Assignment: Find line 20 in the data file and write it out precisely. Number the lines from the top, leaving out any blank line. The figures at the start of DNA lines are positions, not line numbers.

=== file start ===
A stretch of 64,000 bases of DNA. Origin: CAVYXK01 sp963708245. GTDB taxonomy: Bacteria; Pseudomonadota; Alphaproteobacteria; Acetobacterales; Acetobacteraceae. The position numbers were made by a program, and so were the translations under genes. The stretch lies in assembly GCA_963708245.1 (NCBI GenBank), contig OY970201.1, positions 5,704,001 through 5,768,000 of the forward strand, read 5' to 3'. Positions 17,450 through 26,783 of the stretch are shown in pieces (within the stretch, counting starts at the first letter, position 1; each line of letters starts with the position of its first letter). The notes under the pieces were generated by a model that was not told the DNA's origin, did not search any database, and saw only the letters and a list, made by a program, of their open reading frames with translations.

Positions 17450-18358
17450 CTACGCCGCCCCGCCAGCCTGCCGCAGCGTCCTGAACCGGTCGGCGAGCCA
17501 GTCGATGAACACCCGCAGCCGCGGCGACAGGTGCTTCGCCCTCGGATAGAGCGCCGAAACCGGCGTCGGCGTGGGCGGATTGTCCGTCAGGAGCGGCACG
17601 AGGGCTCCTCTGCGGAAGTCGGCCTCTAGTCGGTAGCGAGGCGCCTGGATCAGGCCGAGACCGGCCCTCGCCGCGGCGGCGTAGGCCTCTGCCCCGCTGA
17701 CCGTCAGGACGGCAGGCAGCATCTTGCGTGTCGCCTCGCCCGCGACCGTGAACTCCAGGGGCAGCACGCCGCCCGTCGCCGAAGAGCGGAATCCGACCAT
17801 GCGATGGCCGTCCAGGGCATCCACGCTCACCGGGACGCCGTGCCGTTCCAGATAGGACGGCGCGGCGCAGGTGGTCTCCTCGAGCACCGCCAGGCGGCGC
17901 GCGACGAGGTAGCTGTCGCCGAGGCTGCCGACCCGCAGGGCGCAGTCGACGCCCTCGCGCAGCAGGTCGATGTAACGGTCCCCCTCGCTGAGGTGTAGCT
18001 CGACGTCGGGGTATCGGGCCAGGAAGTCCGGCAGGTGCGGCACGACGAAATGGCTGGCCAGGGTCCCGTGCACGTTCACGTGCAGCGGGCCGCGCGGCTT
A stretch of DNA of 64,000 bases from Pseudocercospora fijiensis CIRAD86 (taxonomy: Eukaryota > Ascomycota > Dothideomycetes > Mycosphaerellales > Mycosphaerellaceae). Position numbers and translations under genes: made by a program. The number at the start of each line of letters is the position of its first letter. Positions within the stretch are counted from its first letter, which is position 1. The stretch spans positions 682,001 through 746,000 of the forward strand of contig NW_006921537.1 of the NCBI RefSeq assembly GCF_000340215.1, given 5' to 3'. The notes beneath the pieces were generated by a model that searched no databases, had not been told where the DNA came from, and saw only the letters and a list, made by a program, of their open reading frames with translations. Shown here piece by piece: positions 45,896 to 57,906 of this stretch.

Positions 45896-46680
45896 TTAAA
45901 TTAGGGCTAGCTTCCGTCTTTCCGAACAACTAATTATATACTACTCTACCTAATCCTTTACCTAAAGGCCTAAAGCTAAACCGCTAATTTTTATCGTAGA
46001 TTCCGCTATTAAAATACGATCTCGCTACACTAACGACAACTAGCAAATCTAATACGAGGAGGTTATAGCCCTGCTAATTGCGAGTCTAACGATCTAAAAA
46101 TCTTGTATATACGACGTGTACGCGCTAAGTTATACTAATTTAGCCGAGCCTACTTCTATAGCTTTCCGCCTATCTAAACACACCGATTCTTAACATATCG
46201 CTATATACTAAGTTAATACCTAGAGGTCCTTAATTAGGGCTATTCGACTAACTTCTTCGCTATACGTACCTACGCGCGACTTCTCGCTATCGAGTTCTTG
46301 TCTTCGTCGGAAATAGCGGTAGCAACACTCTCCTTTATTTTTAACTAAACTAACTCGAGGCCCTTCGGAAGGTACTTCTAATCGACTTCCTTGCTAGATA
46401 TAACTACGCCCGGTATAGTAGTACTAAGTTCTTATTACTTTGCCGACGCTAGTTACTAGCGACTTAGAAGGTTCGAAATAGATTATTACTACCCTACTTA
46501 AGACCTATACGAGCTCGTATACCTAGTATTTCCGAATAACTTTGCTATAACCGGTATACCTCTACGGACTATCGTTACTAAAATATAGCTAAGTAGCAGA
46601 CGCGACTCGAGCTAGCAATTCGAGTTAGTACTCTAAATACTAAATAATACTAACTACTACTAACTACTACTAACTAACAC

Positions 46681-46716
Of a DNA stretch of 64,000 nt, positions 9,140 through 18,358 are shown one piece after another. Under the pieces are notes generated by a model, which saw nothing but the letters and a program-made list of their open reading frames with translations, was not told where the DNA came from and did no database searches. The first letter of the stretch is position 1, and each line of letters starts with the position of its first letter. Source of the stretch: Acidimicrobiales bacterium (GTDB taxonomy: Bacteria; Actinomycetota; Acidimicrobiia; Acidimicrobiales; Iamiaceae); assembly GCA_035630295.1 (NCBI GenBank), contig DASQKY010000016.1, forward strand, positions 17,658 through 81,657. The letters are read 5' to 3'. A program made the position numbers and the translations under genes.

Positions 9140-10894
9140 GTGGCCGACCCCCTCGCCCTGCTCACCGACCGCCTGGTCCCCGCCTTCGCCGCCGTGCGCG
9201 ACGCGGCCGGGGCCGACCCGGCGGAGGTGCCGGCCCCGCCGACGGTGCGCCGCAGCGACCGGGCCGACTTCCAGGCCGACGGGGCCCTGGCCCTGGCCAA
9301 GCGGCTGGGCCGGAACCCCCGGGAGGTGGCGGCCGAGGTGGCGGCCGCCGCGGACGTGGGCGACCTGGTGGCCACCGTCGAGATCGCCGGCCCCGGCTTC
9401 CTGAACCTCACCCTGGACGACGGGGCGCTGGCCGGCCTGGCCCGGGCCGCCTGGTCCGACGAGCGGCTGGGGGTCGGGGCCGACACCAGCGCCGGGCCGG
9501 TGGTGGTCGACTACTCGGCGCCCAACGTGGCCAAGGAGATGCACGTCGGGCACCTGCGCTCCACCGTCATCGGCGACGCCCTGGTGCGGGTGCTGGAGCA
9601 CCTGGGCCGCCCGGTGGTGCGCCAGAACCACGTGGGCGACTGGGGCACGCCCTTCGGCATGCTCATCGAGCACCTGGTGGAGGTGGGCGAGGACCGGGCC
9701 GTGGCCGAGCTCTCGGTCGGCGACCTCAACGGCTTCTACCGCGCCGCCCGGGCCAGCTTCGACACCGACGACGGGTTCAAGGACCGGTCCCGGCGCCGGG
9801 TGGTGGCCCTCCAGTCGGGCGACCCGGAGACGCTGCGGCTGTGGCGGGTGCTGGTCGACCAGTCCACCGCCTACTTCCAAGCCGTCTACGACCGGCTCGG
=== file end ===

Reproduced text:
46601 CGCGACTCGAGCTAGCAATTCGAGTTAGTACTCTAAATACTAAATAATACTAACTACTACTAACTACTACTAACTAACAC